Apple thinks it can improve location accuracy by applying machine learning to Kalman estimation filters, a just-published patent application reveals. Kalman filters are popularly used in GPS and robotic motion tracking applications. And, now Apple wants to use machine learning along with Kalman filters to bring the accuracy of positioning down to centimetre-level.
How Machine Learning Can Help GPS
According to the patent application, Apple proposes:
- A device that implements a system for estimating device location based on a positioning system comprising a Global Navigation Satellite System (GNSS) satellite, and receives a set of parameters associated with the estimated position.
- The processor is further configured to apply the set of parameters and the estimated position to a machine learning model that has been trained on a position relative to the GNSS satellite.
- The estimated position and output of the machine learning model is then provided to a Kalman filter for more accurate location.
The device, say an iPhone would generate a machine learning model, for example, by comparing GNSS position estimates (or estimated measurement errors) with corresponding reference position estimates (where the reference positions correspond to ground truth data).
In one or more implementations, the ground truth data may be better (e.g., significantly better) than what a mobile device alone can perform in most non-aided mode(s) of operation. For example, a mobile phone in a car may be significantly better aided than a pedestrian device, because the motion model for a vehicle is more constrained, and has aiding data in the form of maps and sensor inputs.
Tall buildings and tree cover can confuse the positioning systems to accurately locate the user. So, Apple wants to generate machine learning models on the device that would predict the user’s location based on its training as well as a reference position.
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So, the companies those who outsource their GPS improving services will be watching the new ML-based GPS patent closely or even might be rushing to build something of their own. However, this might not be the case in this modern era of mega collaborations.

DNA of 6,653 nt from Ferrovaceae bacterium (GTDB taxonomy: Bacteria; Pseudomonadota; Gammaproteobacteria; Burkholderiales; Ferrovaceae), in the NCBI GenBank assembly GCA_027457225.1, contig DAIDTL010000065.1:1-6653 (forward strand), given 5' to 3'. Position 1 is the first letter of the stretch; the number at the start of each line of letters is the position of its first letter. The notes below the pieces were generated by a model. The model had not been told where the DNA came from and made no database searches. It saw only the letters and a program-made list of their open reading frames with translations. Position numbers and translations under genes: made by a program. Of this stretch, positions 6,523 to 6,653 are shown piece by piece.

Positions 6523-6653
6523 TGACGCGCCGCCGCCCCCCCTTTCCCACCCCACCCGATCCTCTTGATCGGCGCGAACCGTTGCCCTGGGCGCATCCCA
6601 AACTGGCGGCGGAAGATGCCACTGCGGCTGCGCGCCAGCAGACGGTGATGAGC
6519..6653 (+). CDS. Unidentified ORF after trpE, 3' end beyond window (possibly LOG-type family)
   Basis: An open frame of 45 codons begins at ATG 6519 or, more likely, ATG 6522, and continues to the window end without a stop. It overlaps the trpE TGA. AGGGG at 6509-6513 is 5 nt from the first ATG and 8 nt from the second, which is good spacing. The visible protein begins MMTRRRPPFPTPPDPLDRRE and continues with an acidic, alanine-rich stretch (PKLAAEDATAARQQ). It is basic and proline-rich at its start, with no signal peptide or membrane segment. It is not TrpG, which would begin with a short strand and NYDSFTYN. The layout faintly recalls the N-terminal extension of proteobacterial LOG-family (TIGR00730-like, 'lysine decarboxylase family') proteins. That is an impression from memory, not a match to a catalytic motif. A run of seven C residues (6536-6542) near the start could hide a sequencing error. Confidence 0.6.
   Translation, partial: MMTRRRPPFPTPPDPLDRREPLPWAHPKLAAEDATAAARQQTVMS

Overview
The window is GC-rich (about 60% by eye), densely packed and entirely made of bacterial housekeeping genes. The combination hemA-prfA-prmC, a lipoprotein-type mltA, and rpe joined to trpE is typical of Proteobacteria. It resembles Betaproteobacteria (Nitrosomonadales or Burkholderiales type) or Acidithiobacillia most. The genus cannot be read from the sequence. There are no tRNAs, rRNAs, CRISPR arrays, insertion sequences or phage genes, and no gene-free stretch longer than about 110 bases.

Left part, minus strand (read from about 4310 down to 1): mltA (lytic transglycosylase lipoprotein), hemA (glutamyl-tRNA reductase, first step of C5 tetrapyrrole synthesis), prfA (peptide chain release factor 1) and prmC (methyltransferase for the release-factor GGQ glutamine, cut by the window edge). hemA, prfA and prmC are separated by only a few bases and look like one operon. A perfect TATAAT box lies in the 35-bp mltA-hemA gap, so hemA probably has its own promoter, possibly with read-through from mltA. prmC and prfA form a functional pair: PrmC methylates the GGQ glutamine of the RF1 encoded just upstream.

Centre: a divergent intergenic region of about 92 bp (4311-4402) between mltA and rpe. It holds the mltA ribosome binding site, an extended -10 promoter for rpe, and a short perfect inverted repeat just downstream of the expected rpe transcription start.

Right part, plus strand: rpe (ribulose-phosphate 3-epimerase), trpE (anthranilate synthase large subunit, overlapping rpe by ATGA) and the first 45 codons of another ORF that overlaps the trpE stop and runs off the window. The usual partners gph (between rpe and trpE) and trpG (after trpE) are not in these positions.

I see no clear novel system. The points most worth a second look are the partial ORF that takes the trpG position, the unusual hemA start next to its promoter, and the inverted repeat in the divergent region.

Last month we saw one of the biggest corporate crossovers of the 21st century, when the tech giants, Amazon, Apple and Google, along with others announced their plans to develop compatible smart home products together.
Gone are the days where companies build something up from scratch (with the exception of Tesla). If your rival company is good at something you are not, then you either buy a startup that works solely on that technology or join hands with the rival. So, Apple’s patent to improve GPS in the upcoming 5G era might receive a warm welcome.
Of course, there always will be a debate about whether one should patent widely used technology, which can hand over infinite leverage to a single entity.
That said, the last two years has since increased attention in seeking patents over ML-based techniques. Last year, it was Google, which has been in the news for patenting machine learning techniques such as batch normalisation. Companies like Google and Apple have been leading the AI race for quite some time. It can also be possible if it is a routine to apply for a patent for their innovations and this new-found obsession over ML patent news is due to the rising popularity of AI globally.
At the end of the day, it comes down to whether you should risk years worth of intellectual property to a potential patent troll or safeguard it through patenting and then democratise the technology to the masses. It has been the latter, for many years and we have to wait and watch if machine learning-based patents find an exception as we go forward.
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